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Chapter 9.doc

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Jennifer Ostovich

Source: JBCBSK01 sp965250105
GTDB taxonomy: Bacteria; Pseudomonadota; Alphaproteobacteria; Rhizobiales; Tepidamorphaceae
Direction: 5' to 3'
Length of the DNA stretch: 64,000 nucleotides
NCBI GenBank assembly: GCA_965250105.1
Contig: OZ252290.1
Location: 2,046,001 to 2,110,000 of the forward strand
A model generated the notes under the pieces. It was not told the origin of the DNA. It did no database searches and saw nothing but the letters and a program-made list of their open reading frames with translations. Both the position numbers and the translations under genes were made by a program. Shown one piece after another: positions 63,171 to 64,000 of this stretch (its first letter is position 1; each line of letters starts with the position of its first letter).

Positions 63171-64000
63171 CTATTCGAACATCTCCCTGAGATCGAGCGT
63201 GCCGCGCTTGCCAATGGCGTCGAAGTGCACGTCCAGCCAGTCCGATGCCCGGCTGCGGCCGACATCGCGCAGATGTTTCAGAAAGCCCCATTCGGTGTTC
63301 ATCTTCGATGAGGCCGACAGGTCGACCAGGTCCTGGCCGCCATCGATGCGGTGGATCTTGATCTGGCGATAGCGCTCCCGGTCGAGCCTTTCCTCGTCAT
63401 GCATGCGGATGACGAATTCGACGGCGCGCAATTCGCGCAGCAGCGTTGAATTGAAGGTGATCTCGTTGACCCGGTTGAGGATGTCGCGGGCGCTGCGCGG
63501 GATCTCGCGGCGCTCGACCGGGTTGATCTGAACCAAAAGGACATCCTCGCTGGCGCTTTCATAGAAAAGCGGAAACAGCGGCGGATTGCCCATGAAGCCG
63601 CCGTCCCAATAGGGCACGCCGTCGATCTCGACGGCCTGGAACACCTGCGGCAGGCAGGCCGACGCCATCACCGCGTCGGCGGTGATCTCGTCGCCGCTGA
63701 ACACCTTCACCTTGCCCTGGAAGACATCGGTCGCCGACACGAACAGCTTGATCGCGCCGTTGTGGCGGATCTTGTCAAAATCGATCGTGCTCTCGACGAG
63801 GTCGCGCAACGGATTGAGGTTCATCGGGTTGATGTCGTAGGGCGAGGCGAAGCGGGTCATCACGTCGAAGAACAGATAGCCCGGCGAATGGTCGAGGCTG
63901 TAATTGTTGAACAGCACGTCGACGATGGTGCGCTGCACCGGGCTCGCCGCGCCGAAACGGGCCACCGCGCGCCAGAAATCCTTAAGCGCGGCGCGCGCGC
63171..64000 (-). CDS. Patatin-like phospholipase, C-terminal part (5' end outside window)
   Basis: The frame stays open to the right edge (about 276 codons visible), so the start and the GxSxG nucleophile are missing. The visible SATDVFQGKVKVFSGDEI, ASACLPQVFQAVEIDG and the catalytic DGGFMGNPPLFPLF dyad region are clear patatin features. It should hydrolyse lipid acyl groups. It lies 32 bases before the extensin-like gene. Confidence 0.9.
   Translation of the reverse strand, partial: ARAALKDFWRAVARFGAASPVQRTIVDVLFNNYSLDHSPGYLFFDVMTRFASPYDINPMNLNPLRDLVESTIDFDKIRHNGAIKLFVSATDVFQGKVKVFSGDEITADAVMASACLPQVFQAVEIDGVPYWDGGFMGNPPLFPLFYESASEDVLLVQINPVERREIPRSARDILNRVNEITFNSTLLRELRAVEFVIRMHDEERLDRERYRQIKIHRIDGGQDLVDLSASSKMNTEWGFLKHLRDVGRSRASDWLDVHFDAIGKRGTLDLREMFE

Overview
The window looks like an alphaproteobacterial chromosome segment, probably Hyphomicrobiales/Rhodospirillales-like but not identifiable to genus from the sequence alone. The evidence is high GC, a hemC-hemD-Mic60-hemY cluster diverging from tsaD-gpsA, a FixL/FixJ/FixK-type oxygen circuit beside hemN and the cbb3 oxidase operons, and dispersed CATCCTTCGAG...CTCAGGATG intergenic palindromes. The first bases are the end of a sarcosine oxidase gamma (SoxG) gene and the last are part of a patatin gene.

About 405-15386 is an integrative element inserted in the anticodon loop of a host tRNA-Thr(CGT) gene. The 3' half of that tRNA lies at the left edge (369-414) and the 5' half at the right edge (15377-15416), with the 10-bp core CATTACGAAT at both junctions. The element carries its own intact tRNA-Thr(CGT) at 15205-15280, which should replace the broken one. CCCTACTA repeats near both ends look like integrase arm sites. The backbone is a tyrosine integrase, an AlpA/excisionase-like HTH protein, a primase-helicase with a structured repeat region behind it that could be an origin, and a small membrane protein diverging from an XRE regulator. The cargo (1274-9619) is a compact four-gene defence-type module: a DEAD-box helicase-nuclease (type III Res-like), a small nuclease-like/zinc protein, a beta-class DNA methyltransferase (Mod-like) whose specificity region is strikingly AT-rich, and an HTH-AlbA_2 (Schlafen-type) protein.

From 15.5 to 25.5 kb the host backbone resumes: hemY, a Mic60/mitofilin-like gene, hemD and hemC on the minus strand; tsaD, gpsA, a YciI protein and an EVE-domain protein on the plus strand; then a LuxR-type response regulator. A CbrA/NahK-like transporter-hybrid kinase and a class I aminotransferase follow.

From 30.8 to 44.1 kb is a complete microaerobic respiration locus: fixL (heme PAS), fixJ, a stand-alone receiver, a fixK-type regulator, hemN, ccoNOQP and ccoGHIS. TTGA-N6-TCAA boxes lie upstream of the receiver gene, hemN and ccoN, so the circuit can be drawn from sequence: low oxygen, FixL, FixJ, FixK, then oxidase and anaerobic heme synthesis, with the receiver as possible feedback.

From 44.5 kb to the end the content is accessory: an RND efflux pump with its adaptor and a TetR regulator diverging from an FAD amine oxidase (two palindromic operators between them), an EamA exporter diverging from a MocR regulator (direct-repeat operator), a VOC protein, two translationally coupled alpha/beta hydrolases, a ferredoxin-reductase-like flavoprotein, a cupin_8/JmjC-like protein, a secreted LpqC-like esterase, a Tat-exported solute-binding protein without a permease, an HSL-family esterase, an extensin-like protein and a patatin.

Chapter 9: Altruism: helping others Altruism: a motive to increase another’s welfare without conscious regard for one’s self- interest WHY DO WE HELP? - helping benefits the giver as well as the receiver Social exchange - human interactions are transactions that aim to maximize one’s rewards and minimize one’s costs - it doesn’t mean that we consciously monitor costs and rewards, only that these considerations predict our behaviour - subtle calculations precede decisions to help or not - people will donate more money to a charity when offered a product, even when they don’t want the product Rewards - external or internal - external: businesses donate money to improve corporate image when someone offers another a ride hoping to receive appreciation give to get eager to help someone attractive to us, someone whose approval we desire - internal helping increases our sense of self worth feel good, self-satisfaction helping strangers, leaving tip - giving support boosted the giver’s mood in couples - students who engaged in community service developed social skills and positive social values (less risk for committing criminal offences, becoming pregnant, drop out, more likely to become engaged citizens) - volunteering  benefit health - is helping ever altruistic then? - Weakness of social exchange theory: it easily degenerates into explaining-by-name • Egoism: a motive (supposedly underlying all behaviour) to increase one’s own welfare. The opposite of altruism, which aims to increase another’s welfare • Must define rewards and costs independently of the helping behaviour • If social approval motivates helping, then we should find that when approval follows helping, helping increases (it does). Internal rewards - we feel distress when we’re near someone in distress (e.g. hear woman’s scream)  if we cannot reduce this arousal by interpreting the scream as a playful shriek  we will aid them to reduce our distress - Krebs: men whose physiological responses and self-reports revealed the most arousal in response to another’s distress  most help Guilt - guilt is a painful emotion which we want to relieve - people will do whatever can be done to expunge the guilt and restore their self image - expts have made subjects feel guilty through: lie, deliver shock, knock over a table of alphabetized cards, break a machine - David McMillen and James Austin (1971) • 2 subjects arrive at expt (course requirement)  a previous subject enters (confed) looking for his lost book  tells the subjects that the expt involves MC test of which answers are mostly B  experimenter arrives and explains the experiment, asking “have either of you been in this experiment before or heard anything about it? • 100% lied  after experiment, experimenter asks if they have some time to score some questionnaires  those who had not been induced to lie volunteered 2 minutes vs. 63 minutes - Eagerness to do good after bad reflects our need to reduce private guilt and restore our shaken self image and desire to reclaim a positive public image - More likely to redeem ourselves with helpful behaviour when other people know about our misdeeds - Regan (1972) • Led women to think they had broken a camera  confederate spills candy infront of them  4 times (15% x 4) women alerted the confederate to the spill • Relief from private guilt feelings  redeem self image - Guilt  motivation for confession, apoligize, helping, avoid repeated harm  sustains relationships - Helpful deed reduces negative mood Exceptions to the feel bad-do good scenario - can’t always expect to find the “feel bad do good” phemnomenon - negative mood, depression, profound grief  exceptions (self-preoccupation, diffult to be giving) - Thompson, Cowan & Rosenhan (1980) • Stanford university students privately listened to a taped description of a person (“best friend”) dying of cancer • Focused some subjects’ attention on their own worry and grief (you would..) vs. focused attention on the friend (he is..) vs. control • Both groups were profoundly moved and sobered • After: given a chance to help graduate student with research: 25% whose attention had been self-focused helped, 83% whose attention was other- focused helped • The other-focused participants found helping especially rewarding - if not self-preoccupied by depression or grief, sad people are sensitive, helpful people • feel bad-do good effect occurs when people whose attention is on others, people for whom altruism is therefore rewarding Feel good, do good - happy people are helpful people - e.g. women who feel in love felt so happy that he was helping even her “enemy” at work - Dolinski & Nawrat • Positive mood of relief can dramatically boost helping • Subjects had their car parked illegally • Some had a “ticket” placed on their windshield wiper vs. didn’t • Subjects then realized that the ticket was actually a flier • Moments later a university student approaches and asks whether they would be willing to spend 15min answering questions for his thesis • 62% of those whose fears had just been relieved were willing to help (2 times as likely) - Isen, Clark, Schwartz • Received free stationary vs. not (0-20 minutes before confed calls) • A confederate who had spent her last dim on a wrong number, called and asked them to relay the phone message • Willingness to help rose from 0-5 minutes, and then good mood wore off and helpfulness dropped - Helping sustains a good mood  positive thoughts and positive self esteem  positive behaviour (positive associations with being helpful) - Positive thinkers  positive actors Social norms - norms are social expectations, prescribes proper behaviour, the “oughts” of our lives - we ought to help a new neighbour move in, we ought to return the wallet we found - reciprocity norm and social-responsibility norm The reciprocity norm - an expectation that people will help, not to hurt, those who have helped them - to receive w/o giving in return violates the reciprocity norm - reciprocity within social networks help define the “social capital”- the supportive connections, information flow, trust, cooperative actions - more university students willingly made a pledge to the charity of someone who had previously bought them some candy - when people cannot reciprocate, they feel threatened and demeaned by accepting aids • high self-esteem people are often reluctant to seek help • receiving unsolicited help  lowers self esteem Social-responsibility norm - an expectation that people will help those dependent upon them - helping without regard to future exchanges - motivates us to help someone pick up their book when they’re on crutches - is supported more by collectivist culture (e.g. India) than the individualist West - we apply this norm selectively, and help who we believe deserves it • responses closely tied to attributions • if we attribute the need to an uncontrollable predicament  help (e.g. victims of natural disasters) • if we attribute the need to the person’s choices  fairness doesn’t require us to help  it’s their own fault (e.g. because they were lazy, immoral) • Rudolph (2004): if attributions evoke sympathy  motivates helping - Social responsibility norm compels us to help those most in need and those most deserving - E.g. “Tony Freeman” asking first year psych students for notes because “he just can’t seem to be able to take good notes” vs. explaining his troubles which were beyond his control Evolutionary psychology - essence of life is gene survival - The Selfish Gene- genes that predispose individuals to selflessly promote strangers’ welfare would not survive in the evolutionary competition - Genetic selfishness should predispose us to 2 types of selfless or self-sacrificial altruism: kin protection & reciprocity Kin protection - one form of self sacrifice that would increase gene survival: devotion to one’s children - put children ahead: more likely to pass genes on - children have less at stake in the survival of their parents’ genes, thus parents are devoted to their children than their children are to them - kin selection: the idea that evolution has selected altruism toward one’s close relatives to enhance the survival of mutually shared genes • relatives share genes in proportion to their biological closeness • favouritism toward those who share our genes - genetically identical twins are noticeably more mutually supportive (vs. fraternal) • in lab: more likely to cooperate with twin for shared gain when playing for money - Haldane: wouldn’t give up his life for his brother, but would sacrifice for 3 brothers, or 9 cousins - Note: not that we calculate genetic relatedness before helping, but that nature programs us to care about close relatives - Carnegie medal is seldom awarded to those who save an immediate family member • Carlos Rogers (NBA player) ended career to donate kidney to his sister  not totally unexpected vs. Everett Sanderson who risked himself to save a stranger in the subway - There are common genes besides family • E.g. blue eyes  cues from physical similarities • evolutionary history genes shared more with neighbours than with foreigners • ethnic ingroup favourtism - act more altruistically to those similar to us and those who live near us? - Order of who gets help in aftermath of natural disasters is therefore not surprising: young  old, family members  friends, neighbours  strangers - Helping stays close to home Reciprocity - genetic self interest also predicts reciprocity - giver expects to be getter later (failure to reciprocate  punished- cheat, traitor) - reciprocity works best in small, isolated groups: see people for whom one does favours - hungry bat asks donor for food (only occurs in familiar nest-mates who share in the give and take) take and never give  no friends - reciprocity is stronger in remote Cook Islands than in NYC • big cities less willing to relay phone message, mail lost letters, less cooperative with surveys - small school, towns, churches, teams, dorms  care for reach other - if individual self-interest wins in genetic competition, why does nonreciprocal altruism toward strangers occur? • Darwin: group selection- groups of altruists survive better than groups of nonaltruists o Evident in animals, not so much in humans (less ingroup loyalty) o Bees and ants labour sacrificially for colony’s survival • Campbell: human societies evolved ethical and religious rules that serve as brakes on the biological bias toward self-interest o “love your neighbour” commandments admonish us to balance self-concern with concern for the group o Dawkins: try to teach generosity and altruism because we are born selfish Comparing and evaluating theories of altruism - Each proposes two types of prosocial behaviour: reciprocal exchange and more unconditional helpfulness How is altruism explained? Theory Level of Mutual Intrinsic explanation “altruism” altruism Social norms Sociology Reciprocity Social- norm responsibility norm Social exchange Psychological External Distress  inner rewards for rewards for helping helping Evolutionary Biological Reciprocity Kin selection - each theory’s task is to generate predictions that enable us to test it - each offers a broad perspective from which we can understand both enduring commitments and spontaneous help Genuine altruism - are we ever purely motivated by the ultimate goal of selfless concern for others? Or is our ultimate goal always some form of self-benefit (e.g. relief from distress, avoidance of guilt)? - Rohan Wilson who risked his life to save a pregnant women and 3 children • Selfless act of concern? Or did he help because he wouldn’t have been able to live with himself it he did not? - John Cleghorn (CEO of Royal Bank) gave 25 million to charity • “the line between marketing and philanthropic activities has become increasingly blurred” - Until recently, psychologists generally argue that self-interest is behind most instances of helping - Daniel Batson: it’s both- self serving + selfless considerations • Distress over someone’s suffering motivates us to relieve our upset  escaping distressing situation or by helping • When we feel attached to someone, we feel empathy (the vicarious experience of another’s feeling; putting oneself in another’s shoe)  parents suffer when children suffer, empathy for those we identify with (e.g. princess Diana vs. Rwanda vitims) • Feeling empathy: focus on sufferer (genuine empathy motivates us to help) • A baby’s crying can evoke a chorus of crying - Distress + empathy motivates response • Those who watched news about bushfire in Australia • Those who felt distressed or empathic  donated more generously than those who angry/indifferent • Young children reported feeling sorry when others were picked on, and after watching a video of a burned girl  most generous when given a chance to contribute some of their research earnings to a children’s burn unit - Separate egoistic distress reduction from altruistic empathy Arouse empathy  reduce distress by running away vs. go aid person If empathy aroused  help Batson (1981) o Told women that victim was a kindred spirit on matters of values and interests vs. observation is the subjects only task o Had a women (subject) observe young women suffering from “shocks” o Expt paused, and the victim said that a childhood fall against an electric fence left her acutely sensitive to shocks o Experimenter suggested that perhaps observer might trade spaces and take th e shocks o All students willingly offered to substituted for the victim - Pure altruism? Schaller & Cialdini did not agree o Feeling sympathy  sadness o If people believe that their sadness is going to be r